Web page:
I'm simply trying to use timer 2 for tone generation and what I get is a very faint and strange tone (almost like its modulated somehow as there is a "pulsing" to it). Here's my simple code:

#include <Arduino.h>

#define SPEAKER_BIT 2

void setup()
  pinMode(A2, OUTPUT);

  TCCR2A = _BV(WGM21);  // CTC mode
  TCCR2B = _BV(CS20);   // clk/1

  OCR2A = 200;  // 8-bit timer, so keep less than 256
  bitSet(TIMSK2, OCIE2A);  // enable OCR2A interrupt

void loop()
  // NOP


Any obvious mistakes? Thanks for your help!


I tried the code on an Uno and as you say, it does sound odd.

By my calculations, the frequency is 40kHz (16MHz/(200 x 2)), which is above the threshold of hearing. The sound we are actually hearing is probably the 3rd or 5th harmonic, at a reduced intensity and perhaps subject to jitter.

I tried changing

TCCR2B = _BV(CS20); // clk/1


TCCR2B = _BV(CS21); // clk/8

which should mean that the frequency is now 5kHz (16MHz/8/(200 x 2)).

It sounds cleaner.

  • Just posted an answer with a similar conclusion, as I had cross-posted to AVRFreaks.net and got similar advice. Thanks for the help! Glad to validate that this was reproducible for you. I'll mark yours as the solution. – Andrew M. Nov 14 '19 at 2:57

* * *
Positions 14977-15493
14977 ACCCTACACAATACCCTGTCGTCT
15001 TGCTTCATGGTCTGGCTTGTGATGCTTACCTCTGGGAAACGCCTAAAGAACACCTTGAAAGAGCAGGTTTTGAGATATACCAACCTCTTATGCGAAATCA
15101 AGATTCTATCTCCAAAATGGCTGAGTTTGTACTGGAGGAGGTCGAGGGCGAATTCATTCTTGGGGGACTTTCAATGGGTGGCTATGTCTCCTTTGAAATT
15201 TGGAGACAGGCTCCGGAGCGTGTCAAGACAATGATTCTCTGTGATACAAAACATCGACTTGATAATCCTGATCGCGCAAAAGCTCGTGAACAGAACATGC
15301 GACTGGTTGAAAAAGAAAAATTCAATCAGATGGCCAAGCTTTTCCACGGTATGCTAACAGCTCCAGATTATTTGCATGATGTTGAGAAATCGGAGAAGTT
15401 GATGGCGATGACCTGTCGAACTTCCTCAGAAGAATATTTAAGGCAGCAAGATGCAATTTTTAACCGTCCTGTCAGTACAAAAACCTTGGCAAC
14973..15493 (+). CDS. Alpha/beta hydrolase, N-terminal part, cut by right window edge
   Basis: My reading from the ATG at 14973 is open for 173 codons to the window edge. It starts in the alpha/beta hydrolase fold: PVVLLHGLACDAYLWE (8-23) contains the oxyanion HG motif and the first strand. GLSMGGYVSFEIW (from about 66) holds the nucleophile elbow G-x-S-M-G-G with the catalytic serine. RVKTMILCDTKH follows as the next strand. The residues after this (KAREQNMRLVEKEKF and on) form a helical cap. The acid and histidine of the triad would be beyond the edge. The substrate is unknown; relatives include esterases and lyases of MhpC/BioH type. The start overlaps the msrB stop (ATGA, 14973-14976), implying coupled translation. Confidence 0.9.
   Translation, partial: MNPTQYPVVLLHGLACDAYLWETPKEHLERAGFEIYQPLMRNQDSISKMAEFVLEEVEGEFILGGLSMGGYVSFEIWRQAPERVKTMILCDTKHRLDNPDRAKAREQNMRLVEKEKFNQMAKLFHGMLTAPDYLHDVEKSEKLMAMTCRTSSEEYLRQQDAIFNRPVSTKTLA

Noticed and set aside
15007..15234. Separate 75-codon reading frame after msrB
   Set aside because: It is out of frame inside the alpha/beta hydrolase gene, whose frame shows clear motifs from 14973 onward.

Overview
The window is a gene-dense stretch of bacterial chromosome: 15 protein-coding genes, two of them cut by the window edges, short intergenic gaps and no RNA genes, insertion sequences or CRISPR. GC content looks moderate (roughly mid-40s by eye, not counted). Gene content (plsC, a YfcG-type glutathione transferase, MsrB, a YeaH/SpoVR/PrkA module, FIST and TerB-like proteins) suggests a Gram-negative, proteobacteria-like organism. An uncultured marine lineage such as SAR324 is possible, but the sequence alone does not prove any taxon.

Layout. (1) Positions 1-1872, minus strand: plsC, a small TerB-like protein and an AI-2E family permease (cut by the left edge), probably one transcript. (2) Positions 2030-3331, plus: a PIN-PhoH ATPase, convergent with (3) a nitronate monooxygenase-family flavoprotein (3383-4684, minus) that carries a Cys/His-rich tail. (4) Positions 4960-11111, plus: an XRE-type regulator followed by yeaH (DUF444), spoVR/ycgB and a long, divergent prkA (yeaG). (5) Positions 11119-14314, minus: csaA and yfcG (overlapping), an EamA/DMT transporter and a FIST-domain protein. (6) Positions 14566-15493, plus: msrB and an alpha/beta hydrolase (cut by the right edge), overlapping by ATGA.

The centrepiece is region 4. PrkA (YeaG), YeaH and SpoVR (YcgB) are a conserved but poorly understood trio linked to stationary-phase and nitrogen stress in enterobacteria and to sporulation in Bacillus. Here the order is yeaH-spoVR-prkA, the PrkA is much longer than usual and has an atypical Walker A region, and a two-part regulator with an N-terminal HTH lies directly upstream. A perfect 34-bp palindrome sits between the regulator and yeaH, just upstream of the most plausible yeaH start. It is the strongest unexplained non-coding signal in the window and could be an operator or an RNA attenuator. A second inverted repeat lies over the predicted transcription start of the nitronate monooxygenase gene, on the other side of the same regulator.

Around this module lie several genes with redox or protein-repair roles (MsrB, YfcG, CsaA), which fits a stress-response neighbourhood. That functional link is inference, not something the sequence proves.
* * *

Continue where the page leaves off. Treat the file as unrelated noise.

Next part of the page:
Looks like my tone frequency was possibly just too high for the buzzer I was using, causing strange output.

Adjusting the clock divider fixed the issue. That is, I changed the following:

TCCR2B = _BV(CS20);   // clk/1


TCCR2B = _BV(CS22) | _BV(CS20);  // clk/128

and now I get reasonable-sounding tones.

Note that the clock divider you choose is ultimately driven by what frequency range you want to support, and the bit width of the timer. The formula is something like:

freq = 16000000 / d / n / 2

where d is the clock divider value (like 128), and n is the counter value at which to interrupt (what goes in OCR2A for instance). n must fit into the bit width of the specific timer (on ATmega328P timer 1 is 16-bits wide, and timer 2 is 8-bits wide).

Hope this is helpful for anyone else running into these issues. Thanks so much to Kartman over at AVRFreaks.net for pointing me in the right direction.


If you drive the speaker pin from an interrupt, you will inevitably have some jitter, as the interrupt request will sometimes fire while the CPU is processing another ISR. This can lead to one of the levels being held for longer than expected, which in turn leads to spurious frequencies in the output. Note that these are not really harmonics (harmonics always have frequencies higher than the fundamental), but rather beating between different interrupt sources. That's why you are able to hear something even though the fundamental is well above the hearing range.

If you want to have a clean PWM signal, you should instead generate it in hardware. Timer 2 for example can drive pins 11 (OC2A) and 3 (OC2B). See the bits COM2{A1,A0,B1,B0} in TCCR2A.

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